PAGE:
French flour prices rise after poor harvest

04 February, 2015

Christophe Duchez, export director of Grands Moulins de Paris

French millers have been forced to source strong wheat from Canada for the first time in decades, after heavy rain damaged the 2014 harvest.

As a result, prices of French wheat and flour are up around 10% to record highs, according to a report issued by French bank Crédit Agricole.

Heavy rains badly affected the quality of the wheat used for bread making, Christophe Duchez, export director of Grands Moulins de Paris told British Baker.

He commented: “In total, 65% of the wheat growing areas are affected by wheat germination in the fields. The protein rate is 1% lower than previous harvest and the bread making tests have been very bad for a majority of high quality French bread making wheat varieties (BPMF classification).”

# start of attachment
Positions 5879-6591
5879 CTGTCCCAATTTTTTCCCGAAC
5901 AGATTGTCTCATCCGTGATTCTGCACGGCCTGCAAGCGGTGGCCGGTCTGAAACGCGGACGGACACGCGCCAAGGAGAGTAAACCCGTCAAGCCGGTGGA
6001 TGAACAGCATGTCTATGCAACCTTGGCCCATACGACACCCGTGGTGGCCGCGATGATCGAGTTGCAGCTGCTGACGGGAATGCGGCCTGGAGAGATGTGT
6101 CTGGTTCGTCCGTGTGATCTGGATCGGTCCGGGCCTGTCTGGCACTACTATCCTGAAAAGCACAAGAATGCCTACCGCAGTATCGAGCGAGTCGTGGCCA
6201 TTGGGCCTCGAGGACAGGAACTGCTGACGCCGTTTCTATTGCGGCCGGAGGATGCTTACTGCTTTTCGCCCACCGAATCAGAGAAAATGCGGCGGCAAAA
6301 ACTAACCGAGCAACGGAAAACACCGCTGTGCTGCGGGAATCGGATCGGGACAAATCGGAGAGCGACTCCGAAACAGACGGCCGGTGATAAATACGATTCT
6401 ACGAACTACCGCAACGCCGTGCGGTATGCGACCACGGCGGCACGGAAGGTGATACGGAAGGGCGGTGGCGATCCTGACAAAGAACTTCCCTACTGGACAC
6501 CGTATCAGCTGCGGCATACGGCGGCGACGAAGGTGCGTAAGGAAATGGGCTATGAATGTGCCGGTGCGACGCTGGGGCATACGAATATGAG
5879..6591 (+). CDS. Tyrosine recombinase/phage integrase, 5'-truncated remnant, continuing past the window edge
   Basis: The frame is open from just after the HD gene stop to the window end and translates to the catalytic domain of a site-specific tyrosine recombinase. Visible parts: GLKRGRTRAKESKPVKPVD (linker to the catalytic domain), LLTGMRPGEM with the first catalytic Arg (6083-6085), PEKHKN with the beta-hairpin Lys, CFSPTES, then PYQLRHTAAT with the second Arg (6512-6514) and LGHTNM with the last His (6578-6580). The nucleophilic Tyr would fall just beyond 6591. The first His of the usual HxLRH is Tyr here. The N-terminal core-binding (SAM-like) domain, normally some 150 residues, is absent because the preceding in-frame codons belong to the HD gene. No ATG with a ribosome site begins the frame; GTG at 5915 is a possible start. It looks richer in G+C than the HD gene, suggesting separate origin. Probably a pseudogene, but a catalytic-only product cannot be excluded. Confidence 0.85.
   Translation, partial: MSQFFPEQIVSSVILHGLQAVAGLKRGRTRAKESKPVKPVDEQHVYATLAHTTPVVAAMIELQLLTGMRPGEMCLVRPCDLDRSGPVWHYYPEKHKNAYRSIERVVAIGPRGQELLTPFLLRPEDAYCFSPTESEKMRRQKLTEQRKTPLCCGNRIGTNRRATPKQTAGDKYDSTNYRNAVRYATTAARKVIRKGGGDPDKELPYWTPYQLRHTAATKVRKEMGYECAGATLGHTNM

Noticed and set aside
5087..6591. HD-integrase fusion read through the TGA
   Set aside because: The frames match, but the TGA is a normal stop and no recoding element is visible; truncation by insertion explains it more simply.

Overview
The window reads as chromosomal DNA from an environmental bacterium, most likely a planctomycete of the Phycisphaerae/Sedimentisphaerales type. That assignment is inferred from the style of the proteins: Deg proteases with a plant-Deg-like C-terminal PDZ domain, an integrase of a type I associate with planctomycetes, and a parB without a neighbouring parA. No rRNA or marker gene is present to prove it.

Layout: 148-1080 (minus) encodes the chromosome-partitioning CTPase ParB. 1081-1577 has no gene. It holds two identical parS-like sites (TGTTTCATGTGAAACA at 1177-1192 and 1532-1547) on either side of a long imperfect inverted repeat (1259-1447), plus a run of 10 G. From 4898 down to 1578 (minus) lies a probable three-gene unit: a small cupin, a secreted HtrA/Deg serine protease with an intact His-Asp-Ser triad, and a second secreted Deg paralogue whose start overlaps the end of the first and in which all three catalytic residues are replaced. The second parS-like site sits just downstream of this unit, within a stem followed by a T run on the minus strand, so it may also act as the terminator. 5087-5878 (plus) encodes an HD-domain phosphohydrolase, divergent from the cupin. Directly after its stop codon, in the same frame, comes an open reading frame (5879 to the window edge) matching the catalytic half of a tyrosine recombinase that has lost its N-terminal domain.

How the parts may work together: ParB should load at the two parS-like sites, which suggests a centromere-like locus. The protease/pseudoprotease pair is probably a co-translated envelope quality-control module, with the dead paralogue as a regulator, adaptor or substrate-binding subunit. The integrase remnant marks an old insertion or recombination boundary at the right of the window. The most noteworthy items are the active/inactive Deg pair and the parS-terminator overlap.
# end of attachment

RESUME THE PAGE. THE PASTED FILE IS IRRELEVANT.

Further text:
The Hagberg falling number was as low as 100 seconds for some wheat from around Paris, and was around 150 to 180 generally, less than the minimum 220 required to make a good baguette, Duchez explained.

Storage was also proving a problem with sprouting grain putting even more pressure on prices.

He said: “The quantity of the harvest was above average, we had 37m tonnes, compared to a French average of around 35m. We only need 5m tonnes for milling so usually we have plenty. However, it is the quality that is the problem; the wheat was suitable for feed not food. Germany was also not in a good situation with the harvest, so we have sourced from Canada, and we have not done that since before I was born.”

Some good quality bread making wheat was also sourced from South-West of France and Grands Moulins de Paris had produced a consistent and good quality bread making French flour, he said.

Political and economic factors such as the Ukrainian crisis, the Russian ban on wheat exports, and the impact of euro/dollar exchange rate also pushed up French bread making wheat and flour prices, he said.





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